Pros: Plenty of fun songs with good messages
Cons: Repetitive sound
The Bottom Line:
Many fun lyrics
Needs some style variety
Newboys' Early Hits Shine on this Greatest Hits Collection
I confess. Even though I was in high school and college during the 90’s, I’m not a full blown Newsboys fan. But I do enjoy their music enough to get Shine: The Hits. And I still find it fun.
My problem with The Newsboys is stylistic. They are a rock band, no way around it. I’m more of a pop/soft rock type of guy, so I find their discs usually blend together for me after a while. And that’s a problem I have with the second half of the disc when they get to some songs I don’t know as well. But they also have some fun songs.
In fact, they have a way of making a serious point in some rather funny ways. Take “Breakfast.” The point of the song is the seriousness of Hell. And they do it with a catchy beat and a remind that “they don’t serve breakfast in hell.” Okay, so it’s not especially deep, but I smile every time I hear it and for days afterward as it still gets stuck in my head.
Another fun one is “Reality” that contrasts God’s love with our sin. Okay, so this one is very vague and could be interpreted several ways, but I love the world picture of the kid who ran away to join the circus. Again, the funny lyrics really catch me.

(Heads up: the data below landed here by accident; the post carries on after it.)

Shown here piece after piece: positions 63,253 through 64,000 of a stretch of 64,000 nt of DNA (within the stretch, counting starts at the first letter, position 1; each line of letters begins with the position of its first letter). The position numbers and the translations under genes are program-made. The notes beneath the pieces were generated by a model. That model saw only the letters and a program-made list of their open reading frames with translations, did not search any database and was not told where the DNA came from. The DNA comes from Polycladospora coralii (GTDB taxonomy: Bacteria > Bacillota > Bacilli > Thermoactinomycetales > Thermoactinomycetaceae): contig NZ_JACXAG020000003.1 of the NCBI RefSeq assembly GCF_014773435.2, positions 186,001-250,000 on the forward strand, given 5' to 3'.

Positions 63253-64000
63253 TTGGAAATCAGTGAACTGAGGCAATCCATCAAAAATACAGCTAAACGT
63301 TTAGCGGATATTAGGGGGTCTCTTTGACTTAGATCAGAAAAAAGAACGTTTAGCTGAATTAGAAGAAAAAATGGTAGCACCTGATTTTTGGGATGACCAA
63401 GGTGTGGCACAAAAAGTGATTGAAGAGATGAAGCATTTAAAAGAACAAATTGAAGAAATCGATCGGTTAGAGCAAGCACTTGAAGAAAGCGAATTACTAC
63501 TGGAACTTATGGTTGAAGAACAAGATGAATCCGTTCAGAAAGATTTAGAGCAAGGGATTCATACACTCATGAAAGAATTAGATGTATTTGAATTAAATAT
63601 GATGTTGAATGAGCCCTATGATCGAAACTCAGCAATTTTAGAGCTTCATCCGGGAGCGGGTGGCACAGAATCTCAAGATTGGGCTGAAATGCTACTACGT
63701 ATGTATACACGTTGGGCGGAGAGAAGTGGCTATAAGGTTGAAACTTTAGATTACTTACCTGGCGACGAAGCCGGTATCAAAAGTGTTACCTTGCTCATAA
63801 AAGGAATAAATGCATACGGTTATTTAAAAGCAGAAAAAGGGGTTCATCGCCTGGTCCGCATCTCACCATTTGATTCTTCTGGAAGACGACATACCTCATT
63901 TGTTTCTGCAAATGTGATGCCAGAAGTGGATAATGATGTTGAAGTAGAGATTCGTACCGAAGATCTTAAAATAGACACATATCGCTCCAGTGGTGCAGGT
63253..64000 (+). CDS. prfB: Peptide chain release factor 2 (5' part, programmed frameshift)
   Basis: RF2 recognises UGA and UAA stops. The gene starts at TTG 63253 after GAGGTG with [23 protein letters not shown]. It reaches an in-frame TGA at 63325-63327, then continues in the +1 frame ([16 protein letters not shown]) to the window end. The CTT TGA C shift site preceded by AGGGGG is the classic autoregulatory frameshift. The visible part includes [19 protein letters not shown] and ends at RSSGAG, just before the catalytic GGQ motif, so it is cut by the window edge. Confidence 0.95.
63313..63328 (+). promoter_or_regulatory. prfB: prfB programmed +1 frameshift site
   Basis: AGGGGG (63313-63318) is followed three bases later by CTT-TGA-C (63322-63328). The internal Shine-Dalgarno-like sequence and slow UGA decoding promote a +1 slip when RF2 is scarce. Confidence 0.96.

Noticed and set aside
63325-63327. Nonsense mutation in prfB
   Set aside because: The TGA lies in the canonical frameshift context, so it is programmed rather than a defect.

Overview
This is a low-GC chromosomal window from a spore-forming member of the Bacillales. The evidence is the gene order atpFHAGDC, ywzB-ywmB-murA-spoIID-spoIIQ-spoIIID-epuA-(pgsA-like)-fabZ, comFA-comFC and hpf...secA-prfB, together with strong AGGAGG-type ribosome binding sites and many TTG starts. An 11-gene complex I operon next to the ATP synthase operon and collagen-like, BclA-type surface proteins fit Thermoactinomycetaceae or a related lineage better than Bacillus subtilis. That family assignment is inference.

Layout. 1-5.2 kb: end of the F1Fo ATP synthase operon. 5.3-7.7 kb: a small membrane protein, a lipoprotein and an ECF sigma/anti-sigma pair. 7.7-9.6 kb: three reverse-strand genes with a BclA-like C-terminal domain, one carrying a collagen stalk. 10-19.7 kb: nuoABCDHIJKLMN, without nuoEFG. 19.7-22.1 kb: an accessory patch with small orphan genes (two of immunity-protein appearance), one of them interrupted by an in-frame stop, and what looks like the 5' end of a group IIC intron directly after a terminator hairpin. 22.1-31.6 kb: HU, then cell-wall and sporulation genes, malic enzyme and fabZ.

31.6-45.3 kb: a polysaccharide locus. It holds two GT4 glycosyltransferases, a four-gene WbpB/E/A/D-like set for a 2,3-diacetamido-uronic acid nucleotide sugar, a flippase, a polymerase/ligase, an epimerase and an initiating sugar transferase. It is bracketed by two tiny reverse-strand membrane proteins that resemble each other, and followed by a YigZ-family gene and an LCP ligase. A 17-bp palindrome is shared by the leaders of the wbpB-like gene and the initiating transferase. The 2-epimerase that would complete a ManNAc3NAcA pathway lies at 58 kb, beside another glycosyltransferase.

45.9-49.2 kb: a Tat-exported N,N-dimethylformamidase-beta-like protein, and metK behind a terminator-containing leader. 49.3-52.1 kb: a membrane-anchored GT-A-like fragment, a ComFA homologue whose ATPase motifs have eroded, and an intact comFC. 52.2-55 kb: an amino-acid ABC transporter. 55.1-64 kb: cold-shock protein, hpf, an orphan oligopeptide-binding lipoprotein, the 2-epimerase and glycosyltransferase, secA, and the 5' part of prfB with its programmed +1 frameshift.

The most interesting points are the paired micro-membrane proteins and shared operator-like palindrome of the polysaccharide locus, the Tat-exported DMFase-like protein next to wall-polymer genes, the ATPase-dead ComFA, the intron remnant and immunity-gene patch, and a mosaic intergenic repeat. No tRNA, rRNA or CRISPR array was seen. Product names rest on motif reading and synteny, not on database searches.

And they do have more serious songs. “Shine” is challenge to truly live for God while “Spirit Thing” reminds us that it’s God who gives us to power to do just that. Even with these songs, they’ve got great lines (“explain the kind of change that would make a vegetarian barbeque hamburger”) and catchy rock music.
There are three new tracks here, although they did write new versus for “Praises” and stick it on their worship release a couple years later. “Joy” is another praise song for what God’s love means to us. “Who?” looks at just how amazing God is.
As much as I enjoy some of these songs, they do definitely fit into a mold. Fast tempo, heavy electric guitar and keyboard. There are one or two slow songs on there, like “Where You Belong/Turn Your Eyes Upon Jesus,” but they aren’t enough to keep me quite engaged for the over hour running time. It doesn’t help that the second half included an appearance by Toby Mac for a rap part to “God is Not a Secret.” Even their classic “Step up to the Microphone” is a bit too rocky for me.
The disc closes with a fun “Mega-Mix” that includes snippets from just about every song here.
This disc was released in 2000 so doesn’t include any of their hits from the last decade.